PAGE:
Salted Caramel Nuts from Make It Ahead by Ina Garten, via the Barefoot Contessa
Makes 8 cups
1 cup each whole roasted salted cashews, whole large pecan halves, whole unsalted almonds, and whole walnut halves (4 cups total) 

1½ cups sugar 

2 teaspoons pure vanilla extract 

2 teaspoons kosher salt 

1 teaspoon fleur de sel
Preheat the oven to 350 degrees. 

Combine the nuts on a sheet pan, spread them out, and roast them for 7 minutes, until they become fragrant. Set aside to cool. 

After the nuts are cooled, place the sugar and ¼ cup of water in a medium (10-inch) sauté pan and mix with a fork until all of the sugar is moistened. Cook over medium-high heat until the sugar melts—from this point on, don’t stir the caramel, swirl the pan! Don’t worry—the mixture may look as though it’s crystallizing. Continue to cook for 5 to 10 minutes, until the mixture becomes a clear golden brown, swirling the pan constantly at the end. (Careful—the caramel is very hot!)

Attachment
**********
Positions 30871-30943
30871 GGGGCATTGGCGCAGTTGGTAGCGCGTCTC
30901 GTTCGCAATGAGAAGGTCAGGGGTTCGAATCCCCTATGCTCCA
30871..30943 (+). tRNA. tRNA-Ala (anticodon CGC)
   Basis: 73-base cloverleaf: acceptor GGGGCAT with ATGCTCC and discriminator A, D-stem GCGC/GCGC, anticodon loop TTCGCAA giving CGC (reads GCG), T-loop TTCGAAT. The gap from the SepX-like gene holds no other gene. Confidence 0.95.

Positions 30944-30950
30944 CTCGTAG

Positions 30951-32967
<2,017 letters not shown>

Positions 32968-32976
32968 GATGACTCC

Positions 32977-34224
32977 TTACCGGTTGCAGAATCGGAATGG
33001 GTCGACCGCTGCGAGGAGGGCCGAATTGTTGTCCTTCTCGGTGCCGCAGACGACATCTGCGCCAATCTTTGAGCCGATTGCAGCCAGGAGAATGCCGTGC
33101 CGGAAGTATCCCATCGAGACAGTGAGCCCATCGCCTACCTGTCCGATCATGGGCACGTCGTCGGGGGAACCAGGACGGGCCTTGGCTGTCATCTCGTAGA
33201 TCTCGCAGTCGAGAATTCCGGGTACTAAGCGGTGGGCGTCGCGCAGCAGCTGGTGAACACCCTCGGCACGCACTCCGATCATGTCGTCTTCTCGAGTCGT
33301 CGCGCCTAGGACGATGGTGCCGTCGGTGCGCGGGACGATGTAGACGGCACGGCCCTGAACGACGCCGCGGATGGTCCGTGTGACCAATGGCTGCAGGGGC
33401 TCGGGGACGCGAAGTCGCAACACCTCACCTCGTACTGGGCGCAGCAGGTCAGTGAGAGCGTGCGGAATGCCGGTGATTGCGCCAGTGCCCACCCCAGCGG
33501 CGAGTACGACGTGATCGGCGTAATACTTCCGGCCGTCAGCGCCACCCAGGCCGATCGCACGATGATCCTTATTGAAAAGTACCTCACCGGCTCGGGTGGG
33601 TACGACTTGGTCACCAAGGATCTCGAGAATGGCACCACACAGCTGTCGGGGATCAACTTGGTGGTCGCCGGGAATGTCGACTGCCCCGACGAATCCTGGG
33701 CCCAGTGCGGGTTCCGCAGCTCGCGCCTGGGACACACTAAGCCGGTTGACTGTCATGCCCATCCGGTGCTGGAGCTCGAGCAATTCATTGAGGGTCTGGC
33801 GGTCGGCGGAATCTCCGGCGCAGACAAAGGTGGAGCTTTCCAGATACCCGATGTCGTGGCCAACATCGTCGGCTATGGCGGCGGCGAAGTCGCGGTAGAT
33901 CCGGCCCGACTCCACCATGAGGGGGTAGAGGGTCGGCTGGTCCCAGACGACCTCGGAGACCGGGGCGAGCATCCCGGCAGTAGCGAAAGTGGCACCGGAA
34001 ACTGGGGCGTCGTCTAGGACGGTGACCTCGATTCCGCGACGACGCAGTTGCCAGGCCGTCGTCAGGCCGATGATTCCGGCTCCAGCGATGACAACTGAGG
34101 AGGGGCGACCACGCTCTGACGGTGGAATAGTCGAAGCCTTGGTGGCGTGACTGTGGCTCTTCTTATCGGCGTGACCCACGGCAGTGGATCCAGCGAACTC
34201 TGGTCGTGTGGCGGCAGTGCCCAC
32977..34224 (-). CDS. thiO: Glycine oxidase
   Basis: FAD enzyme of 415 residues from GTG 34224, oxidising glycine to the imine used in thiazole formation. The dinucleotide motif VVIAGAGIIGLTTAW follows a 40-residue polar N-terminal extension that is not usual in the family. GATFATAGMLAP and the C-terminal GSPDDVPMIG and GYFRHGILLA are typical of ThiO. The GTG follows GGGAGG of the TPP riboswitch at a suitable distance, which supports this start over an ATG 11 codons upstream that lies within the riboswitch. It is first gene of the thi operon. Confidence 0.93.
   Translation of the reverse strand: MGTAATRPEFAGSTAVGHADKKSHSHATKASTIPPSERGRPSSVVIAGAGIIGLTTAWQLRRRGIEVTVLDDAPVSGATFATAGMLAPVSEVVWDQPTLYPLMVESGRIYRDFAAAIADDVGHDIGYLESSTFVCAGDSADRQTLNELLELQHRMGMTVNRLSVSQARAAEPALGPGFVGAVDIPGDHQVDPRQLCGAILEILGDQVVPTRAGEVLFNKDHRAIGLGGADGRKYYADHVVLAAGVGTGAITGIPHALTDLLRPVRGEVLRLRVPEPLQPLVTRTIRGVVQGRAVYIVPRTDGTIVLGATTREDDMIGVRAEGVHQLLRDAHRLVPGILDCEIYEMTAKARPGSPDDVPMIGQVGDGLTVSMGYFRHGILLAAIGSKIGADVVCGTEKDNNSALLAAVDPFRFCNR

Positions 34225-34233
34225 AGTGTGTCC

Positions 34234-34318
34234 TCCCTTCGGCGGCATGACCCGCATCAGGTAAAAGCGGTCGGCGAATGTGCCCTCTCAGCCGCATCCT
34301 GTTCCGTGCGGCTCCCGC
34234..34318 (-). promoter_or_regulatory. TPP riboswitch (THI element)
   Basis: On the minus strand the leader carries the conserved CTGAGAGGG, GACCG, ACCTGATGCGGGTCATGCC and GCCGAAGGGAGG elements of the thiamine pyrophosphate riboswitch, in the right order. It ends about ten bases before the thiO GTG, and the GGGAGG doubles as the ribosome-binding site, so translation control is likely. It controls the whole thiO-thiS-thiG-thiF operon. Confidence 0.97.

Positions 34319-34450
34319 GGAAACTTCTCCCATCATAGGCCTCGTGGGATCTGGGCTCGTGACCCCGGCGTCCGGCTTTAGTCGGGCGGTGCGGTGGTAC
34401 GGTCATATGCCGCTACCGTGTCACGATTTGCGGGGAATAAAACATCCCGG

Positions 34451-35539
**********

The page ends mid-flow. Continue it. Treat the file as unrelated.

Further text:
Off the heat, quickly add the vanilla (it will bubble up!) and swirl the pan to combine. Working quickly (the caramel will continue to cook in the pan), add the nuts and the kosher salt and toss with 2 large spoons until the nuts are completely coated. 

Pour the nuts and any extra caramel in the pan onto a sheet pan lined with parchment paper. Spread the nuts out in one layer, pulling them apart with two forks. Sprinkle with the fleur de sel and set aside to cool. When they’re completely cooled, carefully break the nuts into large clusters with your hands, trying not to break the nuts too much.